Pregled bibliografske jedinice broj: 165933
Complexity of molecules
Complexity of molecules // Proceedings of the international conference of computational methods in sciences and engineering 2003 (ICCMSE 2003) / Simos, E. Theodore (ur.).
Singapore: World Scientific Publishing Co. Pte. Ltd. , Singapore, New York, London, 2003. str. 454-456
Complexity of molecules
Nikolić, Sonja ; Trinajstić, Nenad
Vrsta, podvrsta i kategorija rada
Poglavlja u knjigama, znanstveni
Proceedings of the international conference of computational methods in sciences and engineering 2003 (ICCMSE 2003)
Simos, E. Theodore
World Scientific Publishing Co. Pte. Ltd. , Singapore, New York, London
Complexity of molcules, molecular graphs, Zagreb complexity indices, topological complexity index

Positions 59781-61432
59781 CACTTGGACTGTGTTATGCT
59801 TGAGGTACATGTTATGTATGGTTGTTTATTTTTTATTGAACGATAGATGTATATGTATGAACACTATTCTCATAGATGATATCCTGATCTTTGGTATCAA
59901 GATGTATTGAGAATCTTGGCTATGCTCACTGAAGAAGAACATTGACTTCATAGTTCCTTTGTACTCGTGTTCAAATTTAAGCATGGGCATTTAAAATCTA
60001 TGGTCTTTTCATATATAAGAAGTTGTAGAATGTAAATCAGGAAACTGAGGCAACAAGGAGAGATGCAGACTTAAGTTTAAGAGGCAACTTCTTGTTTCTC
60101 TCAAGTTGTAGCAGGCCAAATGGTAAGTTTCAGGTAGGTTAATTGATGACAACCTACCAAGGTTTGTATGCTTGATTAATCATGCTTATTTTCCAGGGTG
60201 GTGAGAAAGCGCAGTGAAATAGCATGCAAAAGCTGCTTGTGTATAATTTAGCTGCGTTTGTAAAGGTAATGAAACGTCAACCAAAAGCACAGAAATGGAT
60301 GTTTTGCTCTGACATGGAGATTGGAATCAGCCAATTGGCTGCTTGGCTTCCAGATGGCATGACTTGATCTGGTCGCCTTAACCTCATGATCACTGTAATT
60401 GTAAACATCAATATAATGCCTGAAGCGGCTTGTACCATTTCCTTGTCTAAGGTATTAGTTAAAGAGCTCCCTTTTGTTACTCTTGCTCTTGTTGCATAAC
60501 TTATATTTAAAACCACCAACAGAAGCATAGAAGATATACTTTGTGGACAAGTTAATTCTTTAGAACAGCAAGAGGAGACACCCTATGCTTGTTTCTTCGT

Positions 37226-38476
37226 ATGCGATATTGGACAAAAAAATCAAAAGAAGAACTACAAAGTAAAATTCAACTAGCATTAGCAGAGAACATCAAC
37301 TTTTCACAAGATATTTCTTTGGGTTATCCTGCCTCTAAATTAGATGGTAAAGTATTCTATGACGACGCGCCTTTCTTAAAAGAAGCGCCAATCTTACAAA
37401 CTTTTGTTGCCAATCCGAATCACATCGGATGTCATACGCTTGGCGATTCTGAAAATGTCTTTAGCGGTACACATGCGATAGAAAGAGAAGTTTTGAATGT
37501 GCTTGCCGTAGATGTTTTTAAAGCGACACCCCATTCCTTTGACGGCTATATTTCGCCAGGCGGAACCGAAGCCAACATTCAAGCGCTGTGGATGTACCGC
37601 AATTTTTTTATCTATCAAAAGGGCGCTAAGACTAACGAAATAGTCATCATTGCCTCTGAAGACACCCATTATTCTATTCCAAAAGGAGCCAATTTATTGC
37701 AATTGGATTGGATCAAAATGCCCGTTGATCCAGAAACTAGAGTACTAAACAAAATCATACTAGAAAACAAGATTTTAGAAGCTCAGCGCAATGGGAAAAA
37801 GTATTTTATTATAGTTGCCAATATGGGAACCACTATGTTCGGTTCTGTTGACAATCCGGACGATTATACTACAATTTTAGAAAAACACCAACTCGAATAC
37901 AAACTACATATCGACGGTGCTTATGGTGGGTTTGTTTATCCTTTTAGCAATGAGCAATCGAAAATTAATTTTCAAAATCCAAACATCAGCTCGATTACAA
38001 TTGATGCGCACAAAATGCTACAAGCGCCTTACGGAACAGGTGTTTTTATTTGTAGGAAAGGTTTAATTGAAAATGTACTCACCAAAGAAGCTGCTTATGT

We studied complexity of several classes of molecular graphs: linear and branch trees, (poly)cycles and general graphs. Trees and (poly)cycles are simple graphs that are graphs without multiple edges and loops. General graphs are graphs with multiple edges and loops. A loop is an edge with both of its vertices identical. We used trees to represent alkanes, cycles to represent cycloalkanes, various polycyclic graphs to represent cage-structures and general graphs to represent heterosystems. We employed in our study the following complexity indices: Bonchev's indices, Zagreb complexity indices, spanning trees and total walk counts. We considered the following structural features: a graph (molecule) size in terms of number of vertices and edges, branching, cyclicity, the number of loops and multiple edges and symmetry. Bonchev proposed the topological complexity index TC to account for a complexity of the molecular graphs: (1) The first sum in the formula is over all connected subgraphs of a graph G, the second sum is over all vertices in the subgraph s and di is the vertex degree. The vertex degrees in subgraphs are taken as they are in G. If the vertex degrees are taken as they are in the respective isolated subgraphs s, than we have another Bonchev's complexity index denoted by TC1. Zagreb complexity indices TM1, TM1*, TM2, TM2* are based on the original Zagreb indices M1 and M2 and the above Bonchev's idea of using subgraphs. M1 and M2 indices are defined as: (2) (3) TM1 and TM2 are defined as: (4) (5) Vertex degrees entering TM1 and TM2 for a given subgraph s are taken as in a graph G. If vertex degrees are used as appearing in a subgraph s, than above formulas give TM1* and TM2* indices. A spanning tree of a graph G, t(G), is a connected acyclic subgraph containing all vertices in G. In the case of trees (alkanes), the spanning tree is identical to the tree itself: t(tree)=1 (6) In the case of monocycles (cycloalkanes) the number of spanning trees is equal to the cycle size: t(cycle)=V (7) where V is the number of the vertices in the cycle. There are a number of methods available to compute the number of spanning trees8. The total walk count twc is given as a sum of the molecular walk count mwc: (8) A walk in a (molecular) graph is an alternating sequence of vertices and edges. The length of the walk is the number of edges in it. The molecular walk count of length ℓ mwcℓ is given as a sum of all atomic walks of length ℓ (9) where awcℓ (i) is the atomic walk count of length ℓ of atom i. Formulas (8) and (9) apply equally to simple and general graphs. Our analysis shows: (i) all considered indices increased with the size and branching of alkanes ; (ii) all considered indices also increase with the size of the cycloalkanes (note that M1=M2 in the case of monocycles) ; (3) general graphs were studied only by twc. We found that increase in the number of loops and multiple edges considerable increases the value of twc ; (4) the increase in symmetry lowers the values of considered indices (twc index is not considered because it is symmetry independent). Additionally it should be emphasize that TC, TC1, TM1, TM1*, TM2, and TM2* indices depend on knowledge of all connected subgraphs. The number of subgraphs often enormously increases with the graph size. M1 and M2 are highly degenerate indices, so they cannot discriminate between many isomers. Spanning trees are useless in the case of acyclic structures. So our final conclusion is that all of the considered indices are useful to study some aspects of molecular complexity but we cannot say for any of them to be the best complexity index to use.